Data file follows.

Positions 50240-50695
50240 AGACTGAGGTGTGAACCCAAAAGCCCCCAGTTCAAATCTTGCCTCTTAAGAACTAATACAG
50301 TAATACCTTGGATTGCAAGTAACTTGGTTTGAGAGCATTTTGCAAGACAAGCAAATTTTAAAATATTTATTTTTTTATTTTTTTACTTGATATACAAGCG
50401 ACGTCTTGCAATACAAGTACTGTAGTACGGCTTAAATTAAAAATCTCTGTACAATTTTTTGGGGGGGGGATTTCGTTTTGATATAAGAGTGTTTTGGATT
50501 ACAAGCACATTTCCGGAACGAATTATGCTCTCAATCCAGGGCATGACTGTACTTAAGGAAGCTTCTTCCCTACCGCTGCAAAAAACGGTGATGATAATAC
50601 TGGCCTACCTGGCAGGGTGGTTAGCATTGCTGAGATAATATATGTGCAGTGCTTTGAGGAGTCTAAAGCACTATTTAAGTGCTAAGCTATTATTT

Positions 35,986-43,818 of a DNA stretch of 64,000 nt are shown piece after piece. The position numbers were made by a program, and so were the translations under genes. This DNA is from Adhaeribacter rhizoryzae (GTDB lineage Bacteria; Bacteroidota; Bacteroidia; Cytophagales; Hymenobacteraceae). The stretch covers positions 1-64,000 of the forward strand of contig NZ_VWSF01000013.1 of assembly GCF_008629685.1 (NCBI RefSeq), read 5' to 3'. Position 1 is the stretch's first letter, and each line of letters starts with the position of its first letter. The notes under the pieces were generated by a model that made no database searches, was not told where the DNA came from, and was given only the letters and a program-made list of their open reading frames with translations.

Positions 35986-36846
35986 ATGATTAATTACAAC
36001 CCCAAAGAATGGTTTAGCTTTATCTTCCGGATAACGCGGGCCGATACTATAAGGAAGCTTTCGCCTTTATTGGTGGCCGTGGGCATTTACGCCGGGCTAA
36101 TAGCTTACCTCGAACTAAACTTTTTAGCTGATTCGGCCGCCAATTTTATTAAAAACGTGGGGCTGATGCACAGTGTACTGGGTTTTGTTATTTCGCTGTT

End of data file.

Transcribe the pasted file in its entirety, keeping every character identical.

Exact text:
Positions 50240-50695
50240 AGACTGAGGTGTGAACCCAAAAGCCCCCAGTTCAAATCTTGCCTCTTAAGAACTAATACAG
50301 TAATACCTTGGATTGCAAGTAACTTGGTTTGAGAGCATTTTGCAAGACAAGCAAATTTTAAAATATTTATTTTTTTATTTTTTTACTTGATATACAAGCG
50401 ACGTCTTGCAATACAAGTACTGTAGTACGGCTTAAATTAAAAATCTCTGTACAATTTTTTGGGGGGGGGATTTCGTTTTGATATAAGAGTGTTTTGGATT
50501 ACAAGCACATTTCCGGAACGAATTATGCTCTCAATCCAGGGCATGACTGTACTTAAGGAAGCTTCTTCCCTACCGCTGCAAAAAACGGTGATGATAATAC
50601 TGGCCTACCTGGCAGGGTGGTTAGCATTGCTGAGATAATATATGTGCAGTGCTTTGAGGAGTCTAAAGCACTATTTAAGTGCTAAGCTATTATTT

Positions 35,986-43,818 of a DNA stretch of 64,000 nt are shown piece after piece. The position numbers were made by a program, and so were the translations under genes. This DNA is from Adhaeribacter rhizoryzae (GTDB lineage Bacteria; Bacteroidota; Bacteroidia; Cytophagales; Hymenobacteraceae). The stretch covers positions 1-64,000 of the forward strand of contig NZ_VWSF01000013.1 of assembly GCF_008629685.1 (NCBI RefSeq), read 5' to 3'. Position 1 is the stretch's first letter, and each line of letters starts with the position of its first letter. The notes under the pieces were generated by a model that made no database searches, was not told where the DNA came from, and was given only the letters and a program-made list of their open reading frames with translations.

Positions 35986-36846
35986 ATGATTAATTACAAC
36001 CCCAAAGAATGGTTTAGCTTTATCTTCCGGATAACGCGGGCCGATACTATAAGGAAGCTTTCGCCTTTATTGGTGGCCGTGGGCATTTACGCCGGGCTAA
36101 TAGCTTACCTCGAACTAAACTTTTTAGCTGATTCGGCCGCCAATTTTATTAAAAACGTGGGGCTGATGCACAGTGTACTGGGTTTTGTTATTTCGCTGTT